Coverage Broadcasting transmitters, portable radio transmitters, digital scanner receivers, cellular phones, wireless computer links

CANADA

Last reported in 2021

Pillar Quantitative trade restrictions for ICT goods, products and online services  |  Sub-pillar Local content requirements (LCRs) on ICT goods for the commercial market
Policies of the Canadian Radio-Television and Telecommunications Commission (CRTC), including the Wholescale Code
It has been reported that the Canadian Radio-Television and Telecommunications Commission (CRTC) imposes quotas that determine both the minimum Canadian programming expenditure (CPE) and the minimum amount of Canadian programming that licensed Canadian broadcasters must carry (Exhibition Quota). Regarding the latter, the current primetime (6-11pm) Exhibition Quota rests at 50 percent Canadian content.
For cable television and direct-to-home broadcast services, more than 50% of the channels received by subscribers must be Canadian channels. Non-Canadian channels must be pre-approved (“listed”) by the Canadian Radio-Television and Telecommunications Commission (CRTC). Upon an appeal from a Canadian licensee, the CRTC may determine that a non-Canadian channel competes with a Canadian pay or specialty service, in which case the CRTC may either remove the non-Canadian channel from the list (thereby revoking approval to supply the service) or shift the channel into a less competitive location on the channel dial. Alternatively, non-Canadian channels can become Canadian by ceding majority equity control to a Canadian partner, as some U.S. channels have done.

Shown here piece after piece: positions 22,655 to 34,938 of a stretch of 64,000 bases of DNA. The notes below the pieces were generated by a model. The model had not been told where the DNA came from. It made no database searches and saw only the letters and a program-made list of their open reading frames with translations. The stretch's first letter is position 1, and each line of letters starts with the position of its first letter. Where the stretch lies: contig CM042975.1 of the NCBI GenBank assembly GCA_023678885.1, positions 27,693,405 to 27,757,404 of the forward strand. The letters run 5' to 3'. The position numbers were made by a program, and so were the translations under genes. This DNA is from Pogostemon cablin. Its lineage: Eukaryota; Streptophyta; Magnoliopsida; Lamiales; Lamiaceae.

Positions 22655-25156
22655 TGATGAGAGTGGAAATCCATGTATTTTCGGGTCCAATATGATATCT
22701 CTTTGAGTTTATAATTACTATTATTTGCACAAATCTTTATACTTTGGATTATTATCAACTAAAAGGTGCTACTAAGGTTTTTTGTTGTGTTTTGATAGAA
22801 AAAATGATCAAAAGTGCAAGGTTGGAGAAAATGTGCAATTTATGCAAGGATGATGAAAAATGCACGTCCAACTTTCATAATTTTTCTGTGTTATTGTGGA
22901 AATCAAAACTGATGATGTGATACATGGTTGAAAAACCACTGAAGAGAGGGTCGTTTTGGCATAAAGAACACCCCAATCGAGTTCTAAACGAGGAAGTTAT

The CRTC also requires that 35 percent of popular musical selections broadcast on the radio qualify as “Canadian” under a Canadian Government-determined point system.
The CRTC’s Wholesale Code entered into force in January 2016 and governs certain commercial arrangements between distributors (e.g., cable companies) and programmers (e.g., channel owners). The Code is binding for vertically integrated suppliers in Canada (i.e., suppliers that own infrastructure and programming) and applies as guidelines to foreign programming suppliers (who by definition cannot be vertically integrated, as foreign suppliers are prohibited from owning video distribution infrastructure in Canada).